Why Ignoring the NIST Framework Could Cost You

As courts begin to shape a cybersecurity duty of care in this "new era," the NIST Framework could be used to determine whether a company's duty has been successfully met.
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Co-authored by Andrew Proia

Last week, the much anticipated (at least in the, let's face it, relatively small and quirky circles that pay attention to this stuff) NETmundial meeting on the future of Internet governance wrapped up in Brazil. The conference helped to entrench a growing consensus surrounding the multi-stakeholder model of Internet governance, along with calling for a "secure, stable, resilient, [and] reliable" cyberspace. One of the recent paths toward enhancing cybersecurity, at least in the United States, has been the 2014 NIST Cybersecurity Framework. The Framework harmonizes consensus standard and industry best practices to provide, its proponents argue, a flexible and cost-effective approach to enhancing cybersecurity that assists owners and operators of critical infrastructure in assessing and managing cyber risk. But even though it's voluntary, ignoring it may prove costly.

Reactions to the NIST Framework have been mixed. From its inception, the Framework has been developed with an aim toward creating a robust method of addressing critical infrastructure cybersecurity concerns without enacting binding (and potentially cumbersome) regulatory requirements. Proponents suggest that market-based incentives and support through the Department of Homeland Security's Critical Infrastructure Cyber Community Voluntary Program (referred to as the "C-Cubed" Program) will help encourage organizations to adopt the Cybersecurity Framework. However, while market-driven incentives may play a role, it's likely that avoiding liability may be a primary driver in firm decision-making. Negligence lawsuits in particular could use the Framework to shape reasonable standards of cybersecurity.

Negligence, put simply, is the "failure to behave with the level of care that someone of ordinary prudence would have exercised under the same circumstances." Negligence liability and data security have had a very checkered past. Article III standing requirements and the "economic loss doctrine" have often allowed courts to avoid articulating two crucial elements in a negligence security case: (1) whether a defendant owed a duty to provide reasonable level of cybersecurity care, (2) and whether that duty of care was breached. However, the potential for lax security measures in critical infrastructure organizations to hurt the public health, safety, or welfare could overcome some of these hurdles. Additionally, recent cases have signaled a shift in how courts approach these cases, causing some to suggest that we stand at "the dawn of a new era of cybersecurity tort liability."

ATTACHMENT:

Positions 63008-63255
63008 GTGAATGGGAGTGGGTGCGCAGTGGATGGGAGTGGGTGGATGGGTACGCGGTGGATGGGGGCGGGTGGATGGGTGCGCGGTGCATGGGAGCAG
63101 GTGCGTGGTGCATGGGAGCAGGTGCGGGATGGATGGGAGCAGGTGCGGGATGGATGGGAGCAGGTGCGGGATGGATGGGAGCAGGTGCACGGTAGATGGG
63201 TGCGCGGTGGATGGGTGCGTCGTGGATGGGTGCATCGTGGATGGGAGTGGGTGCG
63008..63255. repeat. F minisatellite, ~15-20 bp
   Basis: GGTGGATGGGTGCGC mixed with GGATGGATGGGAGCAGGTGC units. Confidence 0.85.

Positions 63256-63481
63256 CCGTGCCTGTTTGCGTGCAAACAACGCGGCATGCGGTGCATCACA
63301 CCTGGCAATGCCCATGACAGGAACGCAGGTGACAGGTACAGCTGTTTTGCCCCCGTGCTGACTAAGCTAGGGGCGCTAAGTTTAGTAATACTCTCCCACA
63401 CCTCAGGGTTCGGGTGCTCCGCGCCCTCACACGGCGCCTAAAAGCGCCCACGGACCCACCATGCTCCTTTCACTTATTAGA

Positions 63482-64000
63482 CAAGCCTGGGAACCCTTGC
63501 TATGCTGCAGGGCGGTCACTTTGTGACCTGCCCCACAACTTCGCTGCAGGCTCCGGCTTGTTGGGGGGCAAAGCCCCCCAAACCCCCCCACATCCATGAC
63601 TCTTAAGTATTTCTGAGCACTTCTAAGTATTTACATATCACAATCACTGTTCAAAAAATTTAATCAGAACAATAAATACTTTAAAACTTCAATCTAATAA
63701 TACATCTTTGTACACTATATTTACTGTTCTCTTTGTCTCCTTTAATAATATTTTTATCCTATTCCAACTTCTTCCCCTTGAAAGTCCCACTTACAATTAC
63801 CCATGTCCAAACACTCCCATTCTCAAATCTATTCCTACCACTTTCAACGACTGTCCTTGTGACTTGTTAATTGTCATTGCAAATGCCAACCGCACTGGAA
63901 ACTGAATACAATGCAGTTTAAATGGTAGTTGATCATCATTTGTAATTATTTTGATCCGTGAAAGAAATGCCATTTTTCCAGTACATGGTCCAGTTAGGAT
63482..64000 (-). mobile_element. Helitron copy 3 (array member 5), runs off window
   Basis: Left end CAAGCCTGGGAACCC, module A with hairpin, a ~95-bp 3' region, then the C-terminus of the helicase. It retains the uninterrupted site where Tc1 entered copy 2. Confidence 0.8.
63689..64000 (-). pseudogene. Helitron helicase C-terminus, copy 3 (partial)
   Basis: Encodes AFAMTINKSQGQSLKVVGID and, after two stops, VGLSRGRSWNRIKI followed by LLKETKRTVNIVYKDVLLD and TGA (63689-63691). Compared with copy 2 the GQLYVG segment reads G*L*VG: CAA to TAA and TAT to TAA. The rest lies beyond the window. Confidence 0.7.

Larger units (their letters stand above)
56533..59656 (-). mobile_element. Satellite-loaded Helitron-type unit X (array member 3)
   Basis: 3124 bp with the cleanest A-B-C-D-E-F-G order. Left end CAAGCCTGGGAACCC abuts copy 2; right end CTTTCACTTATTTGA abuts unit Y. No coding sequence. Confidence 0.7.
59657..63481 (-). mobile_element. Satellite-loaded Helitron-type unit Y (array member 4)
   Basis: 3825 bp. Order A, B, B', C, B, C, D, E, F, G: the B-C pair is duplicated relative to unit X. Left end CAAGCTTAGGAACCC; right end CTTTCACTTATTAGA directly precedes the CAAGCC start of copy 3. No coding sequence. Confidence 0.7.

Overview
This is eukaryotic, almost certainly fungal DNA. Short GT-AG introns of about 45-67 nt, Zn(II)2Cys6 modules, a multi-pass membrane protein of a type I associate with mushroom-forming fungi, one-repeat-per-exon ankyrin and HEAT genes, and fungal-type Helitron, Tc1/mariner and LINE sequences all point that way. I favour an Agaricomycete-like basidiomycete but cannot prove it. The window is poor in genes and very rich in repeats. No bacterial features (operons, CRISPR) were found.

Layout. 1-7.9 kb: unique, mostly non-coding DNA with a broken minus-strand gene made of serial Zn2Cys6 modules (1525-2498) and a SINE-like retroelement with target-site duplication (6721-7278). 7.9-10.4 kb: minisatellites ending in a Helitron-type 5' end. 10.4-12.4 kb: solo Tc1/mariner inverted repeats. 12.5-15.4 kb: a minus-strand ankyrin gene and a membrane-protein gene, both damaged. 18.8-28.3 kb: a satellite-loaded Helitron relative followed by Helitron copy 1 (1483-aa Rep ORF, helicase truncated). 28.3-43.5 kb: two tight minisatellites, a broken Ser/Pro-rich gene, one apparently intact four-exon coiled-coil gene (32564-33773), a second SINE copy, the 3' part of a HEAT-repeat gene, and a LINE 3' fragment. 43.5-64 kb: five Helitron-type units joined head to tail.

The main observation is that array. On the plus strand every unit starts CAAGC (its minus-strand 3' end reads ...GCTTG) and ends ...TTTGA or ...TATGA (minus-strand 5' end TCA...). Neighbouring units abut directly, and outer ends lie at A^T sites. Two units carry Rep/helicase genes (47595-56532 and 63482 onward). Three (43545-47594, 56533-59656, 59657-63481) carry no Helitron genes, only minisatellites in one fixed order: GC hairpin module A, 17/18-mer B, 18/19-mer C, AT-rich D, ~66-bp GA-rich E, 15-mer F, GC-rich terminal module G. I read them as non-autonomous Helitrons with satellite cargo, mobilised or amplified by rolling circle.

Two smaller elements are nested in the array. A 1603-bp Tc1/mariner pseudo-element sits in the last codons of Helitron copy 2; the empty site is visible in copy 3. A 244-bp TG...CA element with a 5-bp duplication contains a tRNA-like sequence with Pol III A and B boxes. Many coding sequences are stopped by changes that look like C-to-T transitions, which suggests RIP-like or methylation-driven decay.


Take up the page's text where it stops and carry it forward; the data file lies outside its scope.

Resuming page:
As courts begin to shape a cybersecurity duty of care in this "new era," the NIST Framework could be used to determine whether a company's duty has been successfully met. Some approaches to determining what constitutes a reasonable standard of care rely on a "risk/utility formula" that weigh the probability that an injury will occur and the gravity of the resulting injury against the burden of a company to implement adequate precaution. The Cybersecurity Framework could provide a new basis on which courts utilize the formula, particularly in determining how "adequate" the Framework might have been to prevent alleged harms and the "burden" on an organization to implement the Framework. A more common approach, however, has been to rely on "industry standard" practices as the reasonable threshold. For instance, the Southern District of California suggested in the ongoing case In re Sony Gaming Networks and Customer Data Security Breach Litigation, that Sony's failure to employ industry cryptology standards during its massive 2011 data breach was enough for plaintiffs to allege that Sony breached its duty to employ reasonable data security measures. Again, with the goal of the Administration and the C-Cubed Voluntary Program to increase adoption of the Framework, we could see a movement toward consensus industry standards.

Some have suggested that failure to implement the NIST Framework could create a "presumption of negligence," should an incident occur. That's definitely a possibility. But the Framework could also act as a form of security "safe harbor" for companies. Companies may look to the Framework for its use as a liability shield, arguing that, despite the occurrence of cyber attacks resulting in harm, an organization's utilization of the Framework translated into reasonable security measures under the circumstances and could therefore remove liability. In other words, the NIST Framework can be thought of as both a sword and a shield. Either way, it's worth paying attention to in the United States and beyond.

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